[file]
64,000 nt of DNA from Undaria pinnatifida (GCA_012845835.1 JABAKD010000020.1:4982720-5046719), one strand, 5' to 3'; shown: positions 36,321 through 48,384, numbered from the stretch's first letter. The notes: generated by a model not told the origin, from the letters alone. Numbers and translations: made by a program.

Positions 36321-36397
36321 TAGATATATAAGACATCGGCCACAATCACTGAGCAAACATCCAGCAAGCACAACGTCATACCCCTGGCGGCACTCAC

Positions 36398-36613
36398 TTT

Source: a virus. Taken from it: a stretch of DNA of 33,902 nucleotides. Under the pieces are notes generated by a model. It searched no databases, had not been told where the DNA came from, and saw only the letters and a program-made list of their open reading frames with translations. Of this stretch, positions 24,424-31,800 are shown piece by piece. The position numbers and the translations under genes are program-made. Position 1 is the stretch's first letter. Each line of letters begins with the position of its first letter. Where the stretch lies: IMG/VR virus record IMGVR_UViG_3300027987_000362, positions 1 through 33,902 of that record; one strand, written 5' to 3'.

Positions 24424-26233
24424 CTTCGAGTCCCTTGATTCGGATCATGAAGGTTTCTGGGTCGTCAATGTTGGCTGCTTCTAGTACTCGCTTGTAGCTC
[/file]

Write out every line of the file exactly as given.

64,000 nt of DNA from Undaria pinnatifida (GCA_012845835.1 JABAKD010000020.1:4982720-5046719), one strand, 5' to 3'; shown: positions 36,321 through 48,384, numbered from the stretch's first letter. The notes: generated by a model not told the origin, from the letters alone. Numbers and translations: made by a program.

Positions 36321-36397
36321 TAGATATATAAGACATCGGCCACAATCACTGAGCAAACATCCAGCAAGCACAACGTCATACCCCTGGCGGCACTCAC

Positions 36398-36613
36398 TTT

Source: a virus. Taken from it: a stretch of DNA of 33,902 nucleotides. Under the pieces are notes generated by a model. It searched no databases, had not been told where the DNA came from, and saw only the letters and a program-made list of their open reading frames with translations. Of this stretch, positions 24,424-31,800 are shown piece by piece. The position numbers and the translations under genes are program-made. Position 1 is the stretch's first letter. Each line of letters begins with the position of its first letter. Where the stretch lies: IMG/VR virus record IMGVR_UViG_3300027987_000362, positions 1 through 33,902 of that record; one strand, written 5' to 3'.

Positions 24424-26233
24424 CTTCGAGTCCCTTGATTCGGATCATGAAGGTTTCTGGGTCGTCAATGTTGGCTGCTTCTAGTACTCGCTTGTAGCTC